Well, this week’s post was going to be a service piece about organizing an international move. But after I read a recent blog post by “internationally known author, consultant, and futurist” Ian Morrison, that plan went into the bin. I have to respond.
You’ll find his post here: http://ianmorrison.com/french-lessons/
Initially I was pleased by the “just ask them” statement in the first paragraph because it foretold a sense of irony and led me to believe that the author was not going to take this thing too seriously. Ah, not so.
The remainder of Mr. Morrison’s post seems to be a mixed bag of the, oh so tired “France good/America bad” screed, and thinly veiled quips and backhand generalizations about the French. Witness the stinky cheese comments, and the fact that everyone is named “Jean Claude” and “Madame”. Why not just get it over with and bitch about all the berets and “zee snooty Franch accents” while you’re at it?
But the thing that gets under my skin most is his Morrison’s so veiled assertion that ANY one country “does it best”. For someone who seems to disdain most things U.S., he seems to have a firm grasp of that pain in the ass American predilection for competing with everyone about everything.
As I’ve said here before I/we did not move to Ireland to escape from anything. We were very definitely running toward something. But I will say that the one thing that was really starting to piss me off living in the United States was the subtext behind the notion that “America is the greatest nation on Earth”. How do you even begin to quantify such a statement? Don’t get me wrong.
America is a great place where amazing things do happen for millions of people on a daily basis. But to bandy it about like it’s some competition is to miss the point of greatness.Yes, it’s a great place, so America is (and should be) expected to do great things with all it has, and not wave its greatness in people’s faces in some post-Super bowl, “woo hoo, we won”, “it’s good to be the king, now peel me a grape” bacchanal.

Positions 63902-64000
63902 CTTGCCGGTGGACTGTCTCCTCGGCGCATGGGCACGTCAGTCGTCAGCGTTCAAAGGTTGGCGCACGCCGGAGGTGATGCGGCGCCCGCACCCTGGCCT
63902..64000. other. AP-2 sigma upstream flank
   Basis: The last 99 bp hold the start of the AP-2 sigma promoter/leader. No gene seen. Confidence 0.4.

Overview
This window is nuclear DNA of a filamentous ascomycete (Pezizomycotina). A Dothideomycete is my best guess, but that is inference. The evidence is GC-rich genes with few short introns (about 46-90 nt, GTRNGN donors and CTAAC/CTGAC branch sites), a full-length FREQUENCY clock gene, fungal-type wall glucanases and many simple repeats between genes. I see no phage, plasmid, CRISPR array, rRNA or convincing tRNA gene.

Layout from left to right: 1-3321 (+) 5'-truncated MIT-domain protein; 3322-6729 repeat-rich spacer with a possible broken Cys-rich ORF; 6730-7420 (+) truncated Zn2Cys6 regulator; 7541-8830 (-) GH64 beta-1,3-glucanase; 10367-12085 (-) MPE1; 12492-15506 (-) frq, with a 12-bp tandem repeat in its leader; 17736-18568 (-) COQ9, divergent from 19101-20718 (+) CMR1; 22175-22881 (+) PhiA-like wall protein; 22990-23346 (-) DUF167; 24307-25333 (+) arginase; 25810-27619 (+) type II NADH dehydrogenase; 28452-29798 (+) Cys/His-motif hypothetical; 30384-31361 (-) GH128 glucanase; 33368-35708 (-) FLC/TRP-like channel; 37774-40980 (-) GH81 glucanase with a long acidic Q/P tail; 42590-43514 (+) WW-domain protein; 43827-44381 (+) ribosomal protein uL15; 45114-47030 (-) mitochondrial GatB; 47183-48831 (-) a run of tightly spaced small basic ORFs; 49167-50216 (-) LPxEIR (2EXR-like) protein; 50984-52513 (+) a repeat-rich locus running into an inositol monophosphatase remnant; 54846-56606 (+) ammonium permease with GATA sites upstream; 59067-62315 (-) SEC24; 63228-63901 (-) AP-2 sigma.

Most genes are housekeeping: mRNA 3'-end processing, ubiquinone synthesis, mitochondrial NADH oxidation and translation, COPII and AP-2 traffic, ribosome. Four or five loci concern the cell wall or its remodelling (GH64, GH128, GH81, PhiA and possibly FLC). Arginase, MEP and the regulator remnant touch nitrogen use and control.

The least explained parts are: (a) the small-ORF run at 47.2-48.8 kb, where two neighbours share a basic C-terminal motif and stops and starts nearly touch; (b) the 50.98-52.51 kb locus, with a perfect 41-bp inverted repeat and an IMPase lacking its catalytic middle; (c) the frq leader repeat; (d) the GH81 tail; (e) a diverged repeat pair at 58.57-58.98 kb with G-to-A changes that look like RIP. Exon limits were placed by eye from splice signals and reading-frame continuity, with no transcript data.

Living well is not a race that you win. That’s how wars get started, every time, plain and simple. When you make living well a competition, nations (specifically the politicians and corporate executives who have all the power) start prioritizing resources, and pretty soon there aren’t enough of them to go around and some jackass lobs a nuke on Brussels so he can secure all the Twinkies and cheap blue jeans for his spawn.
To take up Mr. Morrison’s post again, he’s fallen victim to the “this country does it right, and that country does it wrong” mentality. Instead, Mr. Morrison, please show us what both countries do well. There are lots of things that France does well, and lots of things the U.S. does well. Stop competing and allow yourself to learn from the other guy without letting your self-esteem get in the way. That, Mr. Morrison, can, should, ought, and could be the future
I know it’s not great television, and likely doesn’t sell books or contribute to calling yourself an “internationally acclaimed futurist”, but as a Scotsman, who (I believe) has emigrated to the United States (I don’t know for sure that he lives in the U.S. full time, but at several points he refers to the “United States” as “we”) I’d like to think that the rhetoric of Ellis Island and the Statue of Liberty would have found its way into his worldview. Is he in the U.S. to plunder the economic advantages made available to him and his, or because this is the right place for them to build a better life?
I know this smacks of the, “if you don’t like it here, go home” argument with which I’ve been hit. But that’s really not what I’m saying. I challenge Mr. Morrison to find a plaque with the words “people came seeking the best life…”
It’s about finding a better life, not the best life. Let’s not start that kind of comparison. It leads us all to something less than a better life. As a futurist Mr. Morrison, you should know this.
Things to look forward to in upcoming posts:
- Planning & Executing An International Move